When I first listened to Courtney Barnett’s “Depreston” I can remember being pulled into the song immediately. The guitar riff is simple, and everything accompanying it is fairly muted, so it evokes the feeling that Barnett is singing directly to us, telling us a story in her signature deadpan delivery that immediately makes us want to know more. Then again, that’s pretty much what we can expect from almost all her music. Fortunately she’s not shy about telling us what inspires her and how the process of writing music works for her, so we’re never left wondering what she was getting at. For the background information for today’s post I listened to a Song Exploder podcast of Barnett herself, hosted by Hrishikesh Hirway. I’ve included a link to it at the bottom, after the cocktail recipe. If you want to listen to the song as you read along, you can click here.
We get the idea of this song right away; she’s house hunting and has decided to look out just a little further into the suburbs. There’s no need to be around coffee shops when you’ve got a brand new percolator at home. The truly great thing about Courtney Barnet is that it’s not only her lyrics that tell the story of what’s going on the song, it’s also the music. In this case we have this easy guitar riff that makes us feel like we’re in the car with her, driving out of the city to go look at some houses. It starts out easy and light enough, but the lyrics quickly bring us back to reality. “We drive to a house in Preston / We see police arresting / A man with his hand in a bag. / How’s that for first impressions / This place seems depressing…” Now she has our attention and we know that there’s going to be more to this song that just the story of an average day spent looking at open houses. The house is nice; it has a garden, a two-car garage, and it’s going for a good price, but it’s a “deceased estate” and suddenly we feel the shift in the song’s focus. Barnett can no longer think about the floorboards, or the pressed metal ceilings, or the way the light comes in, she’s now only seeing the personal items in the house that belonged to the former owner. It is true that whenever we look at a house that’s not completely empty, we do feel a certain sense of voyeurism. We’re being given a glimpse into how the owners live, or lived, and there can be something that’s more than a little unsettling about that.
For most of us, our homes embody the very essence of who we are. When we’re ready to move on either in just a transitory sense, or a final sense, our home still stands as a reflection of the life we lived. In the podcast, Barnett admits that this realization made her dwell on the idea of mortality, and it’s easy to understand why. Many of us have been through the process of emptying someone’s home after they’ve died. It can feel like we’re peeling back the layers of all the years the person spent there, building a life that saw many changes, but eventually had to come to an end. In the song, the realtor’s suggestion that the house could be knocked down, and something new built in its place, takes things to a whole new level of sadness. This idea becomes a kind of refrain at the end, between two guitar solos that Barnett accurately describes as sounding like they could be a woman weeping. The song closes with a fade, something that does not happen all that often these days, and that was a deliberate choice on Barnett’s part. For her, it reflected the idea of mortality and fading into nothingness.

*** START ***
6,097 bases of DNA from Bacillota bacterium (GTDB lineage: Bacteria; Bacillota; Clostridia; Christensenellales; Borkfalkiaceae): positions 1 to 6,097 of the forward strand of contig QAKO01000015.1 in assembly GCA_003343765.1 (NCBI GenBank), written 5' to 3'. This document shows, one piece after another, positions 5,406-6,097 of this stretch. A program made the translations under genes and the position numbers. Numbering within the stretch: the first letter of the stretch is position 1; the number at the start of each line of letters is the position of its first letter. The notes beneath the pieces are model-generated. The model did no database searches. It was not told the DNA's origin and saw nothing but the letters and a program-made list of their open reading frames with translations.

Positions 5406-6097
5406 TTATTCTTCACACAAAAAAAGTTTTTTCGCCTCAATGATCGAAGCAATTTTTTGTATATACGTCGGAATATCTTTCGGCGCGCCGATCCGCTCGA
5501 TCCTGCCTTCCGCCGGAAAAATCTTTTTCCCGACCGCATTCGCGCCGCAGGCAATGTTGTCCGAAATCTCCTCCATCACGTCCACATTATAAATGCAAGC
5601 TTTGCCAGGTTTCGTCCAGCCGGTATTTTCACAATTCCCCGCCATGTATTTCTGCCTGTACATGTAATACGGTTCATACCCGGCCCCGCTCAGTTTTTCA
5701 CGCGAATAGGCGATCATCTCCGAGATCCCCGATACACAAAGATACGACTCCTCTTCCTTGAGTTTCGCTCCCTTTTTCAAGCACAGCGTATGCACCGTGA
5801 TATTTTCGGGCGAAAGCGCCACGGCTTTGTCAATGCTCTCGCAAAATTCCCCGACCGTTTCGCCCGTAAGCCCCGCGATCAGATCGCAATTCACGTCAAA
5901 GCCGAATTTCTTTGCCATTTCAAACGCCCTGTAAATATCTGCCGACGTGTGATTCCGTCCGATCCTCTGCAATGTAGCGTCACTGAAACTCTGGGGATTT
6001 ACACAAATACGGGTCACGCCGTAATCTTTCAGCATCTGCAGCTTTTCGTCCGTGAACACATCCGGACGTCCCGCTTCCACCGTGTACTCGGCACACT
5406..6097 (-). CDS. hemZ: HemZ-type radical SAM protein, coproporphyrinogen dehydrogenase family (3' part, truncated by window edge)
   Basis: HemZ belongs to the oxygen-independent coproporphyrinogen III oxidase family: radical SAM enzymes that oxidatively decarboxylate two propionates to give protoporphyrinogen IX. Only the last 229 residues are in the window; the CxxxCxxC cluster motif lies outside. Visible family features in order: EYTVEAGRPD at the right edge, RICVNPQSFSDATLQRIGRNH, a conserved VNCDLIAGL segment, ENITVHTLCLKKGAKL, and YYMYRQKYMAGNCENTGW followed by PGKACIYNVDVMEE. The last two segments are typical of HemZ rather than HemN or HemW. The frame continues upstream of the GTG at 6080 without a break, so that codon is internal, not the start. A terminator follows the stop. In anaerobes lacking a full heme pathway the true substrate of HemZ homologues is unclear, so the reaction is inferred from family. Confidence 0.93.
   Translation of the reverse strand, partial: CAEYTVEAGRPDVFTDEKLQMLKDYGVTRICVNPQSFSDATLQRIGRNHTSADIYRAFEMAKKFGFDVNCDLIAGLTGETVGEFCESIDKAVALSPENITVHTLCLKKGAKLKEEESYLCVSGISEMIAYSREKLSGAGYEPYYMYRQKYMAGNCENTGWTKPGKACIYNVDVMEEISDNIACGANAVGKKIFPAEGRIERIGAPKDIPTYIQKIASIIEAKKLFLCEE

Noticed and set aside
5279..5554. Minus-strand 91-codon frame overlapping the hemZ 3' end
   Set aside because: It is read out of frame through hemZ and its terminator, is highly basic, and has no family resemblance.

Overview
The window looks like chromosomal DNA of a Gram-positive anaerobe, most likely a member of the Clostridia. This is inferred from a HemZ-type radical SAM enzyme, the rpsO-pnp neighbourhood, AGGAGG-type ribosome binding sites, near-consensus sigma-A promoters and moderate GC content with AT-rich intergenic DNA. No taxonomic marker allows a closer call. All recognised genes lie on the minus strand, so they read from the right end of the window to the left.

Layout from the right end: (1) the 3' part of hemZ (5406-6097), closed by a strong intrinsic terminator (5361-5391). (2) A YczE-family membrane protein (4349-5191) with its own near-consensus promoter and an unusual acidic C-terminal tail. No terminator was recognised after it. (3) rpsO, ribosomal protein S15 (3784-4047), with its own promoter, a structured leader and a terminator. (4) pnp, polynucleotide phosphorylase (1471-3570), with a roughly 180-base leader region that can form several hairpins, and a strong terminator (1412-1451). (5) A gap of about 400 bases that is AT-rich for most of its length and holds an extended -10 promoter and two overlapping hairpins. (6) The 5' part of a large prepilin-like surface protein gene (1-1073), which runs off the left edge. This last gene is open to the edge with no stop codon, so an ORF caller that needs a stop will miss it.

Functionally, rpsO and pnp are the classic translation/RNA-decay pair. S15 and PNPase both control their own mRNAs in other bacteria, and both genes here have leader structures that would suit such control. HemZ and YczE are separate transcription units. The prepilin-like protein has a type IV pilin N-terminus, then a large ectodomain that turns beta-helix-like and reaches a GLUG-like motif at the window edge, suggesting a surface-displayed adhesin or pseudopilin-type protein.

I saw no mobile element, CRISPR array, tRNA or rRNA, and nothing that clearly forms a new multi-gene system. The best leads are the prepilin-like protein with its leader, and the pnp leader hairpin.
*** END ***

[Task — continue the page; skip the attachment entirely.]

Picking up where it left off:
For today’s cocktail, I tried to create a similar juxtaposition between appearance and truth. The cocktail and its photo are very simple, with blue and gray as the main colors to echo the overall despondency of the song. The drink itself is not simple, however, with its complexity coming from the collision between the smoky bite of the jalapeño tequila and the bright sweetness of the blue curaçao. I had to balance that with sweet and sour elements on either side, eventually cutting back the tequila by just a little bit and adding a dash of bitters to get it right. In the end, I felt as though it accurately reflected song in terms of both its sound and its meaning. If you are not a Courtney Barnett fan, you need to change that right away. This song is from her first album, continues to impress with everything she does. Cheers everyone. Happy Wednesday!
How’s That For First Impressions?
Add all the ingredients to a shaker with ice and shake vigorously until very cold. Strain into a chilled Nick & Nora glass over fresh ice. Garnish with an orange twist that you’ve expressed over the drink. Enjoy!